forestall prepayment power crisis recurrence

On Tuesday, the Public Utilities Regulatory Commission (PURC) ordered the Electricity Company of Ghana (ECG) to pay compensation to customers across the country affected by the failure of its prepayment system to give them access to power from September to early October, this year.

The Commission has asked ECG to pay lifeline customers GH¢15, residential customers 10 penalty units equivalent to GH¢120; non-residential customers 20 penalty units equivalent to GH¢240; commercial customers 40 penalty units equivalent to GH¢480 and industrial customers 100 penalty units equivalent to GH¢1,200.

The customers to benefit from the compensation are in the Volta Region, Takoradi, Tema, Cape Coast, Kasoa, Winneba, Agona Swedru, Koforidua, Nkawkaw and Tafo among other places.

In a statement copied to Ghanaian Times in Accra on Tuesday, Dr Ishmael Ackah, the Executive Secretary of the PURC, said the ECG would pay the compensation in the form of a one-time electricity credit from last Saturday to Friday, this week, with the compensation clearly indicated on customer receipts.

To assure customers that the PURC meant its words, Dr Ackah said “ECG shall issue widespread notifications to inform customers of the compensation due them and shall maintain accurate records of measures taken to comply with this order.”

He said in addition that the order was issued under the law, the Public Utilities Regulatory Commission Act, 1997 (Act 538), to be precise.

However, when the whole nation deduced from the PURC statement that the ECG had already started the payment and was going to end the whole process today, the ECG comes in with information that does not support the impression created.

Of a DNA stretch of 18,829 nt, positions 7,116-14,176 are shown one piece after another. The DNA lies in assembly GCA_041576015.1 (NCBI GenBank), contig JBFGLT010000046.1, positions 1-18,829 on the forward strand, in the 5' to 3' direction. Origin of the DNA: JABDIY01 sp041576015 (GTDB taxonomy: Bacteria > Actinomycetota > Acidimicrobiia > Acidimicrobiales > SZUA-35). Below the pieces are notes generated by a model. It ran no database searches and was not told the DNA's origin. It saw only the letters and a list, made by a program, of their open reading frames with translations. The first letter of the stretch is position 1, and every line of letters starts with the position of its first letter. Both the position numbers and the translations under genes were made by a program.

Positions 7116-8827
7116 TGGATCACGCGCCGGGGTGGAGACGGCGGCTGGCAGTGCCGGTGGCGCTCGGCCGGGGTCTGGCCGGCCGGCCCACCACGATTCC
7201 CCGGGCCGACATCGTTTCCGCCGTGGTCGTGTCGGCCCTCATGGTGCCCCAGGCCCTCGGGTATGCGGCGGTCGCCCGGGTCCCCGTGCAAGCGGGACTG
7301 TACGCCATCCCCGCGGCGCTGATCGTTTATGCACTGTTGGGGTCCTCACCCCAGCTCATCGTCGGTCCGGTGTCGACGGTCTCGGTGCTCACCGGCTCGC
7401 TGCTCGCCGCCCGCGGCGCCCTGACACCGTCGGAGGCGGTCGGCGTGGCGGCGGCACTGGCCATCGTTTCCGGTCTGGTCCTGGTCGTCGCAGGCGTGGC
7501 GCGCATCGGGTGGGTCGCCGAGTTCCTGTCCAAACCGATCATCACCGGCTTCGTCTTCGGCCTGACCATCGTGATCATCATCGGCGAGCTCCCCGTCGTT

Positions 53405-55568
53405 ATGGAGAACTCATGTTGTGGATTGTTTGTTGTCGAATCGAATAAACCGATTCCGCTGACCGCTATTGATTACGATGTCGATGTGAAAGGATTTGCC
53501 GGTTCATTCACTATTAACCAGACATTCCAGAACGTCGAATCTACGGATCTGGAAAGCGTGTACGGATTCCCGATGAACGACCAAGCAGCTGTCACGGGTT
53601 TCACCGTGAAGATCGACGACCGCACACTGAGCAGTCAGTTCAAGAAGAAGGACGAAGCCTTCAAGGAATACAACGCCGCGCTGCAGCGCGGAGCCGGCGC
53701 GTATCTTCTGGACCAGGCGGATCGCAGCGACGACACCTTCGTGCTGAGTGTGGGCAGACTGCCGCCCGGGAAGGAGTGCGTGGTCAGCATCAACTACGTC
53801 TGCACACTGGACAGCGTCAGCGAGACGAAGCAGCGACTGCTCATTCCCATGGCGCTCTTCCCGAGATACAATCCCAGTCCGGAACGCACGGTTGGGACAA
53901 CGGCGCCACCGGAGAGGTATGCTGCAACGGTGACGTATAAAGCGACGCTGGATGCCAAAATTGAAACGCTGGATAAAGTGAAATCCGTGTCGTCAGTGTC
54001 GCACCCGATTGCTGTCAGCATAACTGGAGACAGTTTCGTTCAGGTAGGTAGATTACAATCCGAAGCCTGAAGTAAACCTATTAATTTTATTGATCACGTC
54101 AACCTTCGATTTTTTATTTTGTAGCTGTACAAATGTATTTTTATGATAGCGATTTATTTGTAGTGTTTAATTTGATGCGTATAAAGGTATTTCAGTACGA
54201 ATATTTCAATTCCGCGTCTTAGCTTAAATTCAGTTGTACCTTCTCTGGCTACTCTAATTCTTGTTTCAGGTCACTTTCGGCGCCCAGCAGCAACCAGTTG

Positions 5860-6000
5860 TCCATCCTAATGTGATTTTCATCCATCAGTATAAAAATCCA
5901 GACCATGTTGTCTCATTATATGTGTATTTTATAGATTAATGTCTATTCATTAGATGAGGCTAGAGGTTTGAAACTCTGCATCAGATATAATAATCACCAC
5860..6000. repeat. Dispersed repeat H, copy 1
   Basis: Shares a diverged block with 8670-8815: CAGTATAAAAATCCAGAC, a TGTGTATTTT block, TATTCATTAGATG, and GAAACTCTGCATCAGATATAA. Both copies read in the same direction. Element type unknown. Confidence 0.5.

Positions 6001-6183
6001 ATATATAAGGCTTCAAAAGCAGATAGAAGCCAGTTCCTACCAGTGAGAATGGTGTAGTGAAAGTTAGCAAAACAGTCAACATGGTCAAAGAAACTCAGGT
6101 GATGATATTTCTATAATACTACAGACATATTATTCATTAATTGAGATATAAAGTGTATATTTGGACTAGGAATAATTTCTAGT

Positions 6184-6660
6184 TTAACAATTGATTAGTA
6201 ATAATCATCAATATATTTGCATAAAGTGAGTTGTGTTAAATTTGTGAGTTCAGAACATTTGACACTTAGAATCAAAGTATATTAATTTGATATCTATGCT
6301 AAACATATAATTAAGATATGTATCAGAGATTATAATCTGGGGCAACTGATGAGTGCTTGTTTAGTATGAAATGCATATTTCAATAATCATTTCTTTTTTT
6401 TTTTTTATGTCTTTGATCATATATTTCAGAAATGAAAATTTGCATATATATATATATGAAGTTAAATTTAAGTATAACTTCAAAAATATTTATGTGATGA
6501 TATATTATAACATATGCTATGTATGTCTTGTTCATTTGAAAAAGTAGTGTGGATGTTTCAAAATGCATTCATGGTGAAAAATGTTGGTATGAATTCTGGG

Responding to the PURC order, the ECG agreed to paying the compensation, but only on case-by-case basis rather than the wholesale compensation payment to all customers as directed by PURC for the recent power crisis.

The ECG added that it was preparing to engage the PURC on the need to alter its directive for the case-by-case option so that customers could be made to prove the damages suffered in relation to the crisis in question.

That way the real victims could be isolated from ‘gate crashers’ or impostors and this is right because it can save ECG wrong or unnecessary expenditure.

The PURC deserves commendation for its swift action in the current power crisis.

If it continues to take such swift moves, the utility companies would also act in like manner and in the end customer satisfaction would reign supreme to forestall agitations of customers.

In the current case, we hope that the PURC and the ECG would quickly come to a compromise so that the matter would put to rest as soon as possible.

To that end, affected ECG customers should exercise the best of restraint for the matter to be resolved amicably.

In the midst of the crisis, the ECG is appealing to its customers to avoid panic buys resulting in long queues and pressure on its prepayment vending system.

What precipitated the panic buy?

The time has come for the ECG to, in addition to its current functions, run its customer service department as an intelligence unit to pick customer information to prevent occurrences that could disturb their system in order to forestall any damaging effects on both customers and the company.

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